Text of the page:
How Fast Can A Boat Go? | Get Answered Now

How fast can a boat go? This is one question everyone has who is anyway related to boats or marine in general. The Guinness Book of Records for the fastest boat is 275.97 knots by Ken Warby in Australia.

When it comes to boating, many think of a leisure sport paddling a kayak, dingy or canoe. While some think of recreational boat party or family time on a pontoon, yacht or a houseboat.

But for a few boating is not something to move at a leisurely pace; rather how fast you can take your boat without accidents. It is for them it matters the most; just how fast can a boat go? especially their own.

When you are asked to think of going fast, people generally think of cars, bikes, airplanes or some times trains. But a boat too can go fast; in fact, the fastest boat record is 275.97 knots or 510km/hr.

The maximum speed of a boat depends on its size, type, engine power ( horsepower ), design consideration and weight.

For example, the maximum speed of cargo ships ( although not a boat ) is 24 knots or 44 km/hr. Similarly, the maximum speed for a typical pontoon is 36 knots or 41 mph i.e 65 km/hr.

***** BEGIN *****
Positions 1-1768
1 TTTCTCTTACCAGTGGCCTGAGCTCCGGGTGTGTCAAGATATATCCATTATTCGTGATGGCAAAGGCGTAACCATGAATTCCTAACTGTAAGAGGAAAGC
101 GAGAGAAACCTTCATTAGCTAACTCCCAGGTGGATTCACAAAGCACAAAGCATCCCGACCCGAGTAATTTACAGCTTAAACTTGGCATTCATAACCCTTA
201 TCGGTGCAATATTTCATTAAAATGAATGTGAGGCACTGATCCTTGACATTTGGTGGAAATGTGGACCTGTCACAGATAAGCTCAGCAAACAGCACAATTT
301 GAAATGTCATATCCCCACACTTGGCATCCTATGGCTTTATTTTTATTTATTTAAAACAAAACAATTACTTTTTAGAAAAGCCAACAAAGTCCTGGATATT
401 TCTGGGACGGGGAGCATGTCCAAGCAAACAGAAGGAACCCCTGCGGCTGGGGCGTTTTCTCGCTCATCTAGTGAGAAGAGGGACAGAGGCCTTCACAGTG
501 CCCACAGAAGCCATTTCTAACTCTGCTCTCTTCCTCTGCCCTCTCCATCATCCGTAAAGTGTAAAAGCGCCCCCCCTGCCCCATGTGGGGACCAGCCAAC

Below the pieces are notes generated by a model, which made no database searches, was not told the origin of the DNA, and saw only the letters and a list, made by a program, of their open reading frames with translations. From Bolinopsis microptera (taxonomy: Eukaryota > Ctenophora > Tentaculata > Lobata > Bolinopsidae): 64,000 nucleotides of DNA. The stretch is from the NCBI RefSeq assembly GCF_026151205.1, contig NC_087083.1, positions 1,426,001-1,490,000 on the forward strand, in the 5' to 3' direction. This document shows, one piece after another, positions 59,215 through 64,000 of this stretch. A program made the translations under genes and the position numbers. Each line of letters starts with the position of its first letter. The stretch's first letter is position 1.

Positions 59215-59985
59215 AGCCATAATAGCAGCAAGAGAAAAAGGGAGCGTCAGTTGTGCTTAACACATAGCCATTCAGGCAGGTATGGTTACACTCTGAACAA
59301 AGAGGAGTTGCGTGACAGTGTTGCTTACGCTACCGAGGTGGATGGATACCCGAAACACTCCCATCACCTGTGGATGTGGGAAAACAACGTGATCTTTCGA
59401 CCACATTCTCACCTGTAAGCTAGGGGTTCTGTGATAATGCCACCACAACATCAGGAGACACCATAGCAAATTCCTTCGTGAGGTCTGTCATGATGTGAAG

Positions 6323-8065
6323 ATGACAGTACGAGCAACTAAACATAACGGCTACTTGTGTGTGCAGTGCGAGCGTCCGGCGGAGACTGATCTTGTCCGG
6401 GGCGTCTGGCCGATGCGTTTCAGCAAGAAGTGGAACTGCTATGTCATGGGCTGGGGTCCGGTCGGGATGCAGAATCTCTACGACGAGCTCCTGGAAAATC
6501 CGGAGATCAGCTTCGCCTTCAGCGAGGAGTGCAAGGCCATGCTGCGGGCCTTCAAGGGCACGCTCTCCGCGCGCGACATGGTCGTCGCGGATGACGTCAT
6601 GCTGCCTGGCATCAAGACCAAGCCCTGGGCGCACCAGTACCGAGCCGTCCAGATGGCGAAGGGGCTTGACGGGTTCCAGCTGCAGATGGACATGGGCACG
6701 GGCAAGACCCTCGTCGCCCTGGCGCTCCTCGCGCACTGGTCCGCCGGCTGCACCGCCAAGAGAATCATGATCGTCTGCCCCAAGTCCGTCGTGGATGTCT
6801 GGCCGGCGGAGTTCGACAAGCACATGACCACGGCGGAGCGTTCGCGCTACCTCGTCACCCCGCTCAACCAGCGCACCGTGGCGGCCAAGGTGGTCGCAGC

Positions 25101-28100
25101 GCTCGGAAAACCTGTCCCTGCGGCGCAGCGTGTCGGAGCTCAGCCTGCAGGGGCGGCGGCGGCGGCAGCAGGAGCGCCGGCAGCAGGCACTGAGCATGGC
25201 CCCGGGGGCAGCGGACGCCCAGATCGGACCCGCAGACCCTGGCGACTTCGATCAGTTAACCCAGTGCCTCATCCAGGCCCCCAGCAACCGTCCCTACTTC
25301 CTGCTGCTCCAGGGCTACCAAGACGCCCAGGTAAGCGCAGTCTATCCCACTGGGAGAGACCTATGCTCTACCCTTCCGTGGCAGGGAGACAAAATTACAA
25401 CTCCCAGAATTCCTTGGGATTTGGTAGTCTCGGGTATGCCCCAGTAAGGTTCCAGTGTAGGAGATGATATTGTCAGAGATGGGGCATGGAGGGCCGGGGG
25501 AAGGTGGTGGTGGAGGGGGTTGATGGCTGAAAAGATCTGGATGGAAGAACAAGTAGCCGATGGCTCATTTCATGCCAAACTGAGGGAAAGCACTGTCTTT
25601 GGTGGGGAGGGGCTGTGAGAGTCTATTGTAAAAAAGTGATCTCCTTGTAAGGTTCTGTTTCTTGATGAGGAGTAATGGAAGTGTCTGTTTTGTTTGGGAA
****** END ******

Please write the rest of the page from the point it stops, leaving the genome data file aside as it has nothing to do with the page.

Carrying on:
Beyond that, they become highly unstable and risky to operate. But the world’s fastest pontoon boat goes as far as 99 knots or 114 mph. It was a 25-foot triple pontoon with three Mercury Pro Max 300x engines.

Although they are not always pushed to their limits. The optimal speed for a pontoon is 22 mph or 19 knots i.e 35 km/hr.

Maximum Boat Speed For Typical Boat Types

S.no
Boat Type
Average Speed of That Boat
Maximum Speed
Record Speed
1
A Fishing Boat Or Trawler
09 knots or 10 mph
20 Knots or 23 mph
27 knots or 31 mph
2
Tug Boats
13 knots or 15 mph
19 knots or 21 mph
N/A
3
Deck Boats
30 Knots or 34 mph
50 Knots or 57 mph
70 Knots or 80 mph
4
A Dingy or Dinghies
06 Knots or 7 mph
25 knots or 28 mph
36 knots or 41 mph
5
Life Boats
06 Knots or 7 mph
30 knots or 34 mph
60 knots or 69 mph
6
A Sail Boat
07 Knots or 8 mph
15 knots or 17 mph
68 knots or 78 mph
7
Cuddy Cabin Boats
18 knots or 20 mph
43 knots or 50mph
77 knots 88 mph
8
Pontoon Boats
19 knots or 22 mph
36 knots or 41 mph
99 knots or 114 mph
9
Ferry Boat
17 knots or 20 mph
28 knots or 32 mph
58 knots or 66 mph
10
Houseboat
4 Knots or 5 mph
10 knots or 12 mph
N/A
11
A Yacht
15 knots or 17 mph
57 knots or 66 mph
70 knots or 80 mph
12
Center Console Boat
30 Knots or 34 mph
56 knots or 64 mph
90 knots or 104-mph
13
Ski Boats
16mph or 18 mph
31 knots or 36 mph
N/A
14
Runabout Boats
25 knots or 28 mph
52 knots or 60 mph
70 knots or 80 mph
15
Game Boat
12 knots or 14 mph
25 knots 28 mph
48 knots or 55 mph

How Do You Calculate The Average Speed Of A Boat?

Having the fastest boat doesn’t mean you always go for that 275.97 knots record. In fact, all motorboats are designed with speed as one of the key parameters to meet.

Even that we enjoy to go a bit faster than usual boats go; for the most part, we try to play safe.